And perhaps, Elaine thought, it didn’t matter which direction she walked in.  Not even Nathair, with his love of doors and riddles, was perverse enough to set up adventures – or traps – that she might never find.  The odds were good that whichever way she walked, she would find her next appointment.

She left the clearing, and walked briskly through the woods in the opposite direction to the way she had come, this being more satisfying to her own sense of logic.  The woods were warmer now, and she did not miss her shoes, which was something of a relief.

Sure enough, within a few steps, she heard a wild hissing and squawking a bit further down the path.  The squawking resolved itself into words. “Get it off me! Ouch!  Get it off me!”

Was that a bird in distress?  A large bird, from the sound of the flapping.  Elaine ran towards the noise, and stopped short at what she saw.

The forest ended abruptly at the edge of a lake.  On the shore, a woman was busily knitting something green, grimacing with every stitch.  Her hands were red and sore.

In front of her stood seven swans.  Six of them were wearing shirts that bore a distinct resemblance to Elaine’s.  Most of them looked uncomfortable but resigned, but two of the smaller swans were stalking up and down, shrugging their wings and shivering their feathers in an effort to shake off the irritating garments. Elaine could see that one of them already had a raw patch over one wing, poor thing.

“Why are you making those swans wear shirts?” she asked the woman, accusingly.


The woman looked up and shook her head apologetically.  She did not stop knitting.

Elaine frowned.  She was not a bird-lover, especially, but if those shirts were made of nettles as hers was, that was just cruel.  Was she supposed to get the swans free of the shirts then?  Elaine eyed the snake-like necks and long beaks dubiously.  She wouldn’t even know where to start.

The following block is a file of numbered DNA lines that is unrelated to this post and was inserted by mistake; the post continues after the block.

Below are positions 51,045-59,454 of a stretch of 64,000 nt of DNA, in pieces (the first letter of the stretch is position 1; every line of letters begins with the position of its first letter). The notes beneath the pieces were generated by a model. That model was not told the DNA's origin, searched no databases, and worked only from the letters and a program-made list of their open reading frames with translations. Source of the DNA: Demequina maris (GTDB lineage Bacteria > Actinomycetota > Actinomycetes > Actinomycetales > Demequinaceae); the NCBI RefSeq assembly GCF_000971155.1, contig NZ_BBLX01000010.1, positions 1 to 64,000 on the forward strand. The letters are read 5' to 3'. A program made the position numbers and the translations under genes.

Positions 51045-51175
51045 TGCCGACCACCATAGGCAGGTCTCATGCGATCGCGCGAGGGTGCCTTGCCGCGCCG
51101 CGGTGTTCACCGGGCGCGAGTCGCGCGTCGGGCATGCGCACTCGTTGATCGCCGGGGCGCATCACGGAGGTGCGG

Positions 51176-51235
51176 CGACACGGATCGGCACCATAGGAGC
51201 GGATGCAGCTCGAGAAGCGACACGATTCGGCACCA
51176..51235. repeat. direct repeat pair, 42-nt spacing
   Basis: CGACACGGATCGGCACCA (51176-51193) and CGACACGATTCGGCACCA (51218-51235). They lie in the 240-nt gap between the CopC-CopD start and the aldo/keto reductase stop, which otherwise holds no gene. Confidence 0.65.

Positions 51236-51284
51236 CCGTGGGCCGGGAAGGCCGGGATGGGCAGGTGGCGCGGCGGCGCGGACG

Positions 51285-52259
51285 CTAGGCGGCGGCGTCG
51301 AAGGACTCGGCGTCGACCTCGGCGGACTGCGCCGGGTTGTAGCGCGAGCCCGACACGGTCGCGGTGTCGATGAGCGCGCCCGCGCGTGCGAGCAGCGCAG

She addressed the woman again.  “Don’t you think you should let those poor swans out of the shirts?  Nettles sting, you know, and those two small ones are looking pretty distressed.”

The woman cast her a sarcastic look, and showed Elaine her hands.  Up close, they were even redder and more swollen than they had appeared from a distance.  Elaine clenched her own hands in sympathy.

The largest of the swans spoke.

“She is our sister, and she is trying to bring us back to our proper forms before the prince finds her and burns her as a witch.  If you are not here to help us, at least leave us in peace, so that we may meet our fate, and hope that it is a happy one.”

Elaine’s eyes widened as she took that in.  She wondered if this was the same prince who was pursuing Cinderella.  If so… no, she couldn’t see herself as a decoy knitter.  Not of nettles.

She turned her hand to see how her own shirt was made, and the cuff brushed her wrist.  She grimaced at the sting, then looked down at herself more carefully.  The shirt really did look very like the ones the swans were weaering.

“Would my shirt do?”

The swans and the woman all turned to look at her.  It was a little unnerving.  The spokes-swan nodded.  “If you offer it freely, and put it on my brother yourself, it should.  And we would be grateful if you tried.  My sister is knitting as fast as she can, but my youngest brother’s shirt still lacks a sleeve – at this rate, he is likely to end up with a wing for one arm.”